|Publication number||US4933061 A|
|Application number||US 07/291,901|
|Publication date||Jun 12, 1990|
|Filing date||Dec 29, 1988|
|Priority date||Dec 29, 1988|
|Publication number||07291901, 291901, US 4933061 A, US 4933061A, US-A-4933061, US4933061 A, US4933061A|
|Inventors||Krishna Kulkarni, Richard J. DiDonato|
|Original Assignee||Trifari, Krussman & Fishel, Inc.|
|Export Citation||BiBTeX, EndNote, RefMan|
|Patent Citations (9), Referenced by (50), Classifications (14), Legal Events (9)|
|External Links: USPTO, USPTO Assignment, Espacenet|
The present invention is directed generally to an electroplating tank and, in particular, to an improved electroplating tank for electroplating items of jewelry or the like with gold or other metals on a rack fixture with improved uniformity of plating thickness distribution over items on the rack.
The process of electroplating of jewelry is generally performed utilizing a variety of electrolytic solution formulations in either rotating barrels or on rigid rack fixtures. The rack fixture method is used more commonly on delicate or highly polished items and constitutes a major portion of electroplating jewelry production. The electroplating process is utilized throughout the decorative jewelry industry to deposit layers of copper, nickel, gold, rhodium, silver and like metals onto jewelry items to provide an aesthetic appearance, and corrosion wear resistance characteristics, thereby insuring and enhancing the quality, appearance and value of the products.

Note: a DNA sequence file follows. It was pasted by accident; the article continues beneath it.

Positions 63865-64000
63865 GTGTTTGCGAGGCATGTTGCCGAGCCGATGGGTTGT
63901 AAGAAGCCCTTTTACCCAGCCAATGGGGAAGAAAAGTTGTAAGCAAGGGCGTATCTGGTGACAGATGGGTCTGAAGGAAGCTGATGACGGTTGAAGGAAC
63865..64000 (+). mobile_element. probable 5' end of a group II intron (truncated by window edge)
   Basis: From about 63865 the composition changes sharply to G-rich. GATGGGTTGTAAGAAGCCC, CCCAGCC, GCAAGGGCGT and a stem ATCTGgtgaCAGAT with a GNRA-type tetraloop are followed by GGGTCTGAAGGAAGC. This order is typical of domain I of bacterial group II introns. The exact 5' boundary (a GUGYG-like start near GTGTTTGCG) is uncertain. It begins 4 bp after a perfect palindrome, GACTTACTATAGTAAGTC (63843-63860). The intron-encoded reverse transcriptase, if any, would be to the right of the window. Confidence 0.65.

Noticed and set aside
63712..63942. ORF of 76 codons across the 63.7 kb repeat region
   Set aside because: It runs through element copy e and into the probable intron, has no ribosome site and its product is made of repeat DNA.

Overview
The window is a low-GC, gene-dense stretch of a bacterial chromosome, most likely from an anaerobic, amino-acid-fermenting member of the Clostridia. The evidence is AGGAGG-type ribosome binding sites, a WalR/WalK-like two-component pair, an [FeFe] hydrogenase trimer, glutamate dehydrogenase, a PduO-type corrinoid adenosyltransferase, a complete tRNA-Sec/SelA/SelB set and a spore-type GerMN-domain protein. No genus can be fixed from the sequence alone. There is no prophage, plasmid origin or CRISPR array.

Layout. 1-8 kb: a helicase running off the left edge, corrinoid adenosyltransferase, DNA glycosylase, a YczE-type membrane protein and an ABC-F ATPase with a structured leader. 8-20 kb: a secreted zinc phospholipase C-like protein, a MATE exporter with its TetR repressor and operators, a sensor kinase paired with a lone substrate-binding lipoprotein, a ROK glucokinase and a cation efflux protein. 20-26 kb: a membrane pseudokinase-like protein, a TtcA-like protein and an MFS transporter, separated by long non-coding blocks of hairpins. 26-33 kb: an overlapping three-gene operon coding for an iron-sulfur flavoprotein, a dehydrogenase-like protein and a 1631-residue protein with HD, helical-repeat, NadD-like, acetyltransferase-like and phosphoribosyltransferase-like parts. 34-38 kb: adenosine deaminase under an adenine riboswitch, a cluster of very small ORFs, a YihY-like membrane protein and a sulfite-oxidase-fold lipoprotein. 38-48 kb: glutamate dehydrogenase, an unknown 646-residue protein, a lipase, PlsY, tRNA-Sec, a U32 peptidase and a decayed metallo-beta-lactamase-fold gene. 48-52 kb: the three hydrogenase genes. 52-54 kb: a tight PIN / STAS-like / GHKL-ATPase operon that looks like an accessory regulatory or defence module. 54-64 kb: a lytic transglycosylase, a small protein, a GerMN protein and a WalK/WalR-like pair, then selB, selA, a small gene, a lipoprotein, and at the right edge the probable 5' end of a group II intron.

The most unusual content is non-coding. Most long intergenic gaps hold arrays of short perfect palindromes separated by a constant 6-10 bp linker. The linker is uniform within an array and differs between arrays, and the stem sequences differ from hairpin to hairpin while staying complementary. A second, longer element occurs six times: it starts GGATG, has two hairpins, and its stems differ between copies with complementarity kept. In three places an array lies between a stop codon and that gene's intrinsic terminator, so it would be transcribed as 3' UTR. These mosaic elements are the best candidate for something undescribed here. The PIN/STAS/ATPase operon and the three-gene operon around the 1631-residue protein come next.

In a conventional electroplating tank, the items of jewelry to be plated are wired onto a rack fixture which forms the negative terminal or cathode of the tank. Multiple rows and columns of jewelry are strung on the rack. An electrical field is created in the chemical plating solution between the rack which forms the cathode, and positive terminals or anodes.